Quote of the Day

"Buzz, buzz."--Hamlet

The opinions, rants and absurdities expressed herein belong solely to the founder of RBPD. Read with caution. Content may induce nausea, confusion, vertigo, tears, hallucinations, anger, pity, reflexive piety, boredom, convulsions, lightheadedness, a fit of ague, or an opposing view.

Books by RBP writers: Round Bend Press Books. For RBP's writing and editing services go here.

Monday, May 15, 2017


Only the catchment areas of the Amazon, the Congo and the Nile exceed that of the Mississippi, which drains 40 per cent of the United States, encompassing thirty-one states (and two Canadian provinces). Other renowned calamities in the United States – the (human-caused) Johnstown (Pennsylvania) flood of 1889 (more than 2,000 German and Welsh immigrant ironworkers lost their lives when a rickety dam burst higher up the valley), the Galveston (Texas) hurricane of 1900 (the nation’s deadliest hurricane), the San Francisco earthquake and fire (1906) and Hurricane Katrina (2005) – involved more physical damage and greater loss of life. But the area affected by the Mississippi flood of 1927, the most severe in US history, is unrivalled in the annals of American “natural” disasters. Unusually heavy and persistent precipitation began in August 1926 throughout the Mississippi basin and did not let up until the spring of 1927. Long-term processes of deforestation in the upper basin, wetland drainage and installation of monoculture agricultural regimes had seriously compromised the earth’s capacity to store moisture from rain and snow, hastening runoff and erosion of the “naked” soil. So, by late spring, 30,000 square miles across seven states, from Cairo, Illinois, to the Gulf of Mexico, inhabited by nearly a million people, stood under up to 30 feet of water--TLS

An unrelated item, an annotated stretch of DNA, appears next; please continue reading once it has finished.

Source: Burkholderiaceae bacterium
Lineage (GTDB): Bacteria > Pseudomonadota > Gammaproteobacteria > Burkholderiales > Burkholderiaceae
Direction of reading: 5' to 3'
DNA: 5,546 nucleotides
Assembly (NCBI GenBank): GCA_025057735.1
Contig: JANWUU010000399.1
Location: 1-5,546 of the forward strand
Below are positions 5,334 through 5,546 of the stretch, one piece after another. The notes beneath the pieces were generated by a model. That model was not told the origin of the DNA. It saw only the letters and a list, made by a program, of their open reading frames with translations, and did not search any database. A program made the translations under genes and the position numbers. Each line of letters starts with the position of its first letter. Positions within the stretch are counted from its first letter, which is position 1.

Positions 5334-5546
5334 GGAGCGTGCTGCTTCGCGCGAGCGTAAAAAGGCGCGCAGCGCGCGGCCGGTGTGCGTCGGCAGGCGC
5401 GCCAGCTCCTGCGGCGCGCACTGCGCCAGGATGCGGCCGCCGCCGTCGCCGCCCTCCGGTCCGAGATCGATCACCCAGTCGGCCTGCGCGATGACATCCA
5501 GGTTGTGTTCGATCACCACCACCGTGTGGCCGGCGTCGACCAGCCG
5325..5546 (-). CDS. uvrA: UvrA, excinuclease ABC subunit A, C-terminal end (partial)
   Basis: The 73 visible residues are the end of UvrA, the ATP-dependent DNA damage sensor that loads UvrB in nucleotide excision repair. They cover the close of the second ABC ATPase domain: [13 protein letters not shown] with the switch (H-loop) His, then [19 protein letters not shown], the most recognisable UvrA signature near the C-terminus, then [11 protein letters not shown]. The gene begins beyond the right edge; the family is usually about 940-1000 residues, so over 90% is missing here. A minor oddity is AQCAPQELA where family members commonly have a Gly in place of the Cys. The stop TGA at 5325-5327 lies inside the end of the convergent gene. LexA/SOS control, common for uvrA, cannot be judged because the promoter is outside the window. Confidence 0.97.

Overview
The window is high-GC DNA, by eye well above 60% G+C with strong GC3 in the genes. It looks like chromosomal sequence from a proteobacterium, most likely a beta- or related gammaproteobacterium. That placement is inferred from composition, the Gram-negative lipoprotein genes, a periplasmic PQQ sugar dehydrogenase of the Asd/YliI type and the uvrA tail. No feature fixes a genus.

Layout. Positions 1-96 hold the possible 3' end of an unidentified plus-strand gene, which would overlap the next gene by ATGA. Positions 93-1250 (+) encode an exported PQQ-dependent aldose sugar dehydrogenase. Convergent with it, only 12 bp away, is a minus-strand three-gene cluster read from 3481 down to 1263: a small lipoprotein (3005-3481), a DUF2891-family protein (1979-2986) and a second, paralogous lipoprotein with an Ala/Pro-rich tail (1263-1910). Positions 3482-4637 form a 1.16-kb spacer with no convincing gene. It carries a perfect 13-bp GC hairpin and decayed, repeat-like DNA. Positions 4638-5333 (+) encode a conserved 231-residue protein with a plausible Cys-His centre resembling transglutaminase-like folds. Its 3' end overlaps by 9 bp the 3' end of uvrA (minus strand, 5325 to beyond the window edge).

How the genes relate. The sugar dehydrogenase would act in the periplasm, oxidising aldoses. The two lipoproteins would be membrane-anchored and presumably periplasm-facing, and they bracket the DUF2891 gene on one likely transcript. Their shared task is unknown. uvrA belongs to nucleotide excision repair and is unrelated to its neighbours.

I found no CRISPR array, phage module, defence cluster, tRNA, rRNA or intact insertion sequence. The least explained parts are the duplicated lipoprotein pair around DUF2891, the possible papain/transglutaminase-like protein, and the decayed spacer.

Feels like we're about to be flooded out with all the rain from the sky and the gloom from reality.


No comments:

Post a Comment

Note: Only a member of this blog may post a comment.